Triple Lemon Bars

Triple Lemon Bars

Triple Lemon Bars



There are times when you just need comfort, usually in the form of some sort of food or drink. Whether your idea of that is a bag of chips and a beer and old reruns of Andy Griffith, some chicken & dumplings and a cold glass of milk, sitting under a warm blanket reading Little Women while you sip at some tea or anything involving chocolate, or downing a bottle of Smirnoff, going clubbing dressed in only a thong and high heels and then spending the night over a toilet (which btw, if that’s your form of comfort, I have some numbers you may want to call for help 😛 ) you just have to have some form of comfort. For me, it always involves baking and usually not something new, but something tried and true, something that brings back good memories, which for me would mean when my kids were little. One of the things I baked often then was lemon bars. I mean, who (other than my 17 year old and he’s strange) doesn’t like lemon bars? Well, except for (also) those strange people who just don’t like lemon desserts at all. personally, I think they are aliens come to destroy our world. but I also watched War Of The Worlds last night so I may still be caught up in bad 1950’s movie effects.

Lemon Bars have always been one of those quintessential “you need to know how to make these” sort of recipes to me. SO when I realized that after almost 3 years of blogging, I hadn’t yet posted my go to lemon bar recipe, I knew I needed to change that. These are the ones I have been making for about 20 years, though with some changes form the original, which came from (again) one of those monthly Pillsbury cookbooks. You will notice however, the addition of Boyajian Lemon Oil . I have always added either lemon extract (back in the day) or lemon oil (when I realized it was better than extract) but it’s just been in recent months that I have gained an extreme fondness for their specific brand. Give it a try. You can omit the lemon oil but it does definitely add to the overall flavor.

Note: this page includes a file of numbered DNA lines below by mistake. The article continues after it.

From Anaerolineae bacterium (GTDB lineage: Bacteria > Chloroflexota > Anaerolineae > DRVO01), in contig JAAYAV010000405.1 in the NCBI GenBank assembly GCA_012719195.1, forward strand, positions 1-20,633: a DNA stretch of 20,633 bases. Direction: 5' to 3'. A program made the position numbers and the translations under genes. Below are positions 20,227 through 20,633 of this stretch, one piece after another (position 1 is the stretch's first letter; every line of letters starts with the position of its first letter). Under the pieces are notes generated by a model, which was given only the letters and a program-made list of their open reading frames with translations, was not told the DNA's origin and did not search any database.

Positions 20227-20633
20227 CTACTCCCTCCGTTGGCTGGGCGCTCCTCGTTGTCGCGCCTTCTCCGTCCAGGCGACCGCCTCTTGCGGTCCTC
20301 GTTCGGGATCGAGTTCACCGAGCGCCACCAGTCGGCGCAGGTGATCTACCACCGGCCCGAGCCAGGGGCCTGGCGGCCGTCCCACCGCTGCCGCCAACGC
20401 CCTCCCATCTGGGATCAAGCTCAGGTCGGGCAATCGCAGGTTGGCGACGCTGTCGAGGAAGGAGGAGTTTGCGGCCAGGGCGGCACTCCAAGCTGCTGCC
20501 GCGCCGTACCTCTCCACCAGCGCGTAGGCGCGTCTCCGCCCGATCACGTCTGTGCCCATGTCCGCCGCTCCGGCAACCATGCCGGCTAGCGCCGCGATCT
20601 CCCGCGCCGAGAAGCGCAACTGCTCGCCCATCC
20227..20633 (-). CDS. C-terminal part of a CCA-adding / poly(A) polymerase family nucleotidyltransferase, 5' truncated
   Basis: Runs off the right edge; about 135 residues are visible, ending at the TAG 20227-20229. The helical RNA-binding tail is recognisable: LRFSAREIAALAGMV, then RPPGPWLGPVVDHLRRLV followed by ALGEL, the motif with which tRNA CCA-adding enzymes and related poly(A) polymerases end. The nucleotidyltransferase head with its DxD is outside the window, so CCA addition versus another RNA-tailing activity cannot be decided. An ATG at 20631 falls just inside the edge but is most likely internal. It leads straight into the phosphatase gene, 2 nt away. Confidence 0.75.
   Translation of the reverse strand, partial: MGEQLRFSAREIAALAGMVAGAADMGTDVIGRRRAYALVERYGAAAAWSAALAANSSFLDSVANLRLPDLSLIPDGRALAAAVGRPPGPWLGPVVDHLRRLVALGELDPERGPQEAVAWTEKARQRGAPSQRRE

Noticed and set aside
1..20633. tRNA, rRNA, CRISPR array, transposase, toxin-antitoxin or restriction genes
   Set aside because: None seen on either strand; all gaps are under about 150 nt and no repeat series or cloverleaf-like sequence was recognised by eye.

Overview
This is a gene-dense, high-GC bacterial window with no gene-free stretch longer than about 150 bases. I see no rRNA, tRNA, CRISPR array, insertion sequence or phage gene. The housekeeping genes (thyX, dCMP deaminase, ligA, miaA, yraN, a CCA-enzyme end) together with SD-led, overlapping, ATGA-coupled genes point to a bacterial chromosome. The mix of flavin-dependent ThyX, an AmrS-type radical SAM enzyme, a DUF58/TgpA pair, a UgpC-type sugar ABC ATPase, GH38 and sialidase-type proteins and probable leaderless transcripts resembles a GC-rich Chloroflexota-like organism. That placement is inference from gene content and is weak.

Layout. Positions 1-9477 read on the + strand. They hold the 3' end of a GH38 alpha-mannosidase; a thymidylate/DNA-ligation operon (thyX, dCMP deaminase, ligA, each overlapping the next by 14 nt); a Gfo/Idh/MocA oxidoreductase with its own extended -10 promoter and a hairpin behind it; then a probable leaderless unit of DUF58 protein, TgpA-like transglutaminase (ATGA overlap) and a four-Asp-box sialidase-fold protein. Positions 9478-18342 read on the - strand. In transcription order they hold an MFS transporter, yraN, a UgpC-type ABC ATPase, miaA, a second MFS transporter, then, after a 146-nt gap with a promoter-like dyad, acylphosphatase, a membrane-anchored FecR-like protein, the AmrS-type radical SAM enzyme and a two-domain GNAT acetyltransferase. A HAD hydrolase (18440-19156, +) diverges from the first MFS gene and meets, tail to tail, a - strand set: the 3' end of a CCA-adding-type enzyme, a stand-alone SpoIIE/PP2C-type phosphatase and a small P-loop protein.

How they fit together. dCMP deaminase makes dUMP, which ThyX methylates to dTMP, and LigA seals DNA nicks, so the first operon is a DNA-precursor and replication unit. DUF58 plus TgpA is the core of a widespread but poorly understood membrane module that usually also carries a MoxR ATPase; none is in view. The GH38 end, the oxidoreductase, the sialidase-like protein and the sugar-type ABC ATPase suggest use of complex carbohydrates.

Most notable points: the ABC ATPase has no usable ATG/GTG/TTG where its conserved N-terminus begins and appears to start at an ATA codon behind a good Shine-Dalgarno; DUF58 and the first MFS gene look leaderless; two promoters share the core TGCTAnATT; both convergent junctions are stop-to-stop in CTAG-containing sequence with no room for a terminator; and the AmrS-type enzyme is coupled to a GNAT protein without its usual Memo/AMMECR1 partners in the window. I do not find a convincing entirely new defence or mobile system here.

These have a lemony crust, a tart lemon filling and a glaze that I make using lemon zest and lemon oil, but very little lemon juice so that it can offset the tartness of the filling. These have been worked on over the years to make, what I think is, the best lemon bar around. These make a nice thick bar so cut the pieces small unless you’re trying to send everyone, even your healthy friends, into a diabetic coma 😀

You know the drill… 🙂

Triple Lemon Bars

  • Crust-
  • 2 cups flour
  • 1/2 cup powdered sugar
  • 1 cup unsalted butter, room temp
  • 1 tablespoon lemon zest
  • 1 tablespoon water, if needed for crust to come together
  • Filling-
  • 6 eggs, lightly beaten
  • 3 cups sugar
  • 2 tablespoons lemon zest
  • 1 1/2 teaspoons vanilla extract
  • 1/2 teaspoon Boyajian Lemon Oil
  • 1/3 cup flour
  • 1 1/2 teaspoons baking powder
  • 3/4 cup fresh lemon juice (use room temp lemons to get the most juice)
  • Glaze-
  • 1 1/2 cups powdered sugar
  • 1 tablespoon lemon juice
  • 1/4 teaspoon lemon oil
  • 1 teaspoon lemon zest
  • 3 to 4 tablespoons milk
  1. Heat oven to 350 degrees. Line a 13×9 inch baking pan with non-stick foil. That is of course optional, but I highly recommend it.
  2. In a large bowl, using a hand mixer on low speed, combine all the crust ingredients until mixture is crumbly and holds together when pressed in your hand. if you need to add more water, add a little at a time to get it crumbly and not dry.
  3. Press the mixture into the bottom of the prepared pan and then bake at 350 for about 20 minutes or until the crust is a light golden brown.
  4. Meanwhile, make your filling- combine the eggs, sugar, lemon zest, vanilla extract, lemon oil, flour and baking powder in a large bowl. Beat on low speed until thoroughly combined. Add in the lemon juice.
  5. When the crust is browned, pour the lemon mixture over the warm crust. Return to the oven and bake at 350 for 35 to 45 minutes, or until the filling is firm, lightly browned and set. If you insert a skewer halfway to the center, it should come out just moist, not liquid, rather like a thick lemon curd. It will set up more as it cools.
  6. Cool the bars completely before glazing. For the glaze, simply whisk all the glaze ingredients together in a small bowl, then pour over the cooled bars and spread gently.
  7. Cut these into small squares or triangles and you can either store them, covered, on the counter for a day or two, or in the fridge for about a week. The fridge is a better bet because they become quite soft and hard to handle when left out.

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